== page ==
Before Obamacare, Colorado Landed On A Healthcare Solution Of Its Own
As a new health care debate gets underway in Washington, D.C. -- this time with a Republican president at the helm -- much of the discussion mirrors what many states have been talking about for years.
In 2006, the Colorado legislature created the Blue Ribbon Commission for Health Care Reform to come up with ways to reduce the number of uninsured Coloradans, which at the time hovered around 17 percent.
The Colorado effort came as Massachusetts passed a comprehensive health care plan in 2006 which aimed to insure most of its residents.
Colorado's commission came up with a proposal that included many of the provisions now part of Obama's Affordable Care Act, including a Medicaid expansion and the creation of a marketplace where the uninsured could purchase affordable insurance.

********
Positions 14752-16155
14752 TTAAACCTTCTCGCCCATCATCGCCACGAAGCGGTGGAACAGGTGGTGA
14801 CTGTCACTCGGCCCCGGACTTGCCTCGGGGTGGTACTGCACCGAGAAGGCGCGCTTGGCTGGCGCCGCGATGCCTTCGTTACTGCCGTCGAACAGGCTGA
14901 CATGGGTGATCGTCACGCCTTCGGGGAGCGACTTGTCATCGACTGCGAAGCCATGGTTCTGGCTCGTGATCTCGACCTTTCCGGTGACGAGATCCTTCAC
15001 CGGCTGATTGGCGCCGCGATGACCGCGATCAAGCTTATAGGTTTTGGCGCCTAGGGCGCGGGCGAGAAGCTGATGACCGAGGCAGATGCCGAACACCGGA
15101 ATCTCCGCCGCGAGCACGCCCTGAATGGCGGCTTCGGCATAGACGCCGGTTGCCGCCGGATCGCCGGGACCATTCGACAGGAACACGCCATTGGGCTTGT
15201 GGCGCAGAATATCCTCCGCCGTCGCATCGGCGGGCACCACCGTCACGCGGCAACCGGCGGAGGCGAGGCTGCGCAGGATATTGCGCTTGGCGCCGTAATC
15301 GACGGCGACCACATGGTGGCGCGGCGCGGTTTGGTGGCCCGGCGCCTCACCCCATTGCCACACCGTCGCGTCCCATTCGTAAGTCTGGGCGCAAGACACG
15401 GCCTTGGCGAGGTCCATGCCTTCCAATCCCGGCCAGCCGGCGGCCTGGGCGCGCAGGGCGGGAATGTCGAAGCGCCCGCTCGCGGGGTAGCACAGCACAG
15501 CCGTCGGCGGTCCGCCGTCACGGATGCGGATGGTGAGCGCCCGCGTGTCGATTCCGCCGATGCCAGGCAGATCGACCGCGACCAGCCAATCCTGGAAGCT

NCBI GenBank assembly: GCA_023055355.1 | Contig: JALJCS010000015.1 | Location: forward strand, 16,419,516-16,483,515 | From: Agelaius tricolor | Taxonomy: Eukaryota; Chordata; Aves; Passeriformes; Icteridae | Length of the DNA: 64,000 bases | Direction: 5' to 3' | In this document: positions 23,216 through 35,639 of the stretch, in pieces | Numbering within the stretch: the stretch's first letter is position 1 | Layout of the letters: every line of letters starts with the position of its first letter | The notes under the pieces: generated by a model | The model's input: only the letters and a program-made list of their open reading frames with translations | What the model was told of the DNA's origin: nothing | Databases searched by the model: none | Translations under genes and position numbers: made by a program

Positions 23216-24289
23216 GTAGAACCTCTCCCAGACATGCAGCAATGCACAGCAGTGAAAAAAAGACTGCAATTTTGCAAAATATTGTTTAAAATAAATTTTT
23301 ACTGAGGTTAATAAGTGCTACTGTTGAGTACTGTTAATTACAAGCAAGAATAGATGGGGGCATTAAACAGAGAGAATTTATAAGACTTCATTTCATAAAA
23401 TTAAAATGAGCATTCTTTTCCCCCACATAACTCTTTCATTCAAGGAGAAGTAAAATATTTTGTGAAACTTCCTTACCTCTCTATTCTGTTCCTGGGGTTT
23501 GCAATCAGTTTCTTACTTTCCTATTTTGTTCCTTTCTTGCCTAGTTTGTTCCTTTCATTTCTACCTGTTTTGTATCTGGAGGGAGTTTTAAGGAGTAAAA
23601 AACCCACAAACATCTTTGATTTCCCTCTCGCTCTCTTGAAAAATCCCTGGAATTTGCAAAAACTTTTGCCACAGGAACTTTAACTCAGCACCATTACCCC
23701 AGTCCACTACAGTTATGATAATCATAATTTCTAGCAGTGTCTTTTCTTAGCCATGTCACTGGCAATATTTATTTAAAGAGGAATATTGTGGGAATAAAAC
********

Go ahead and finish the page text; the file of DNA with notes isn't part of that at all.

In the end, the 2008 recession halted some of Colorado's reform efforts, including a plan by then-governor Bill Ritter to raise the reimbursement rate for doctors treating Medicaid patients
Despite that, the commission did propose the creation of The Center for Improving Value in Health Care or CIVHC aimed at improving the health of Coloradans while containing costs. Today, CIVHC administers what's called the Colorado All Payer Claims Database which monitors data including the cost and quality of health care.
We asked the chair of the blue ribbon commission, Bill Lindsay, to join us to talk about how the debate back then compares to Obamacare and the current Republican proposal making its way through Congress. Lindsay retired last year as president of the Denver-based Lockton Benefit Group, an insurance brokerage.
He chairs a new state commission, the Colorado Commission on Affordable Health Care, which is tasked with finding ways to make the current health care system more cost effective. Lindsay spoke with Colorado Matters host Ryan Warner.
Audio will be available after noon Wednesday.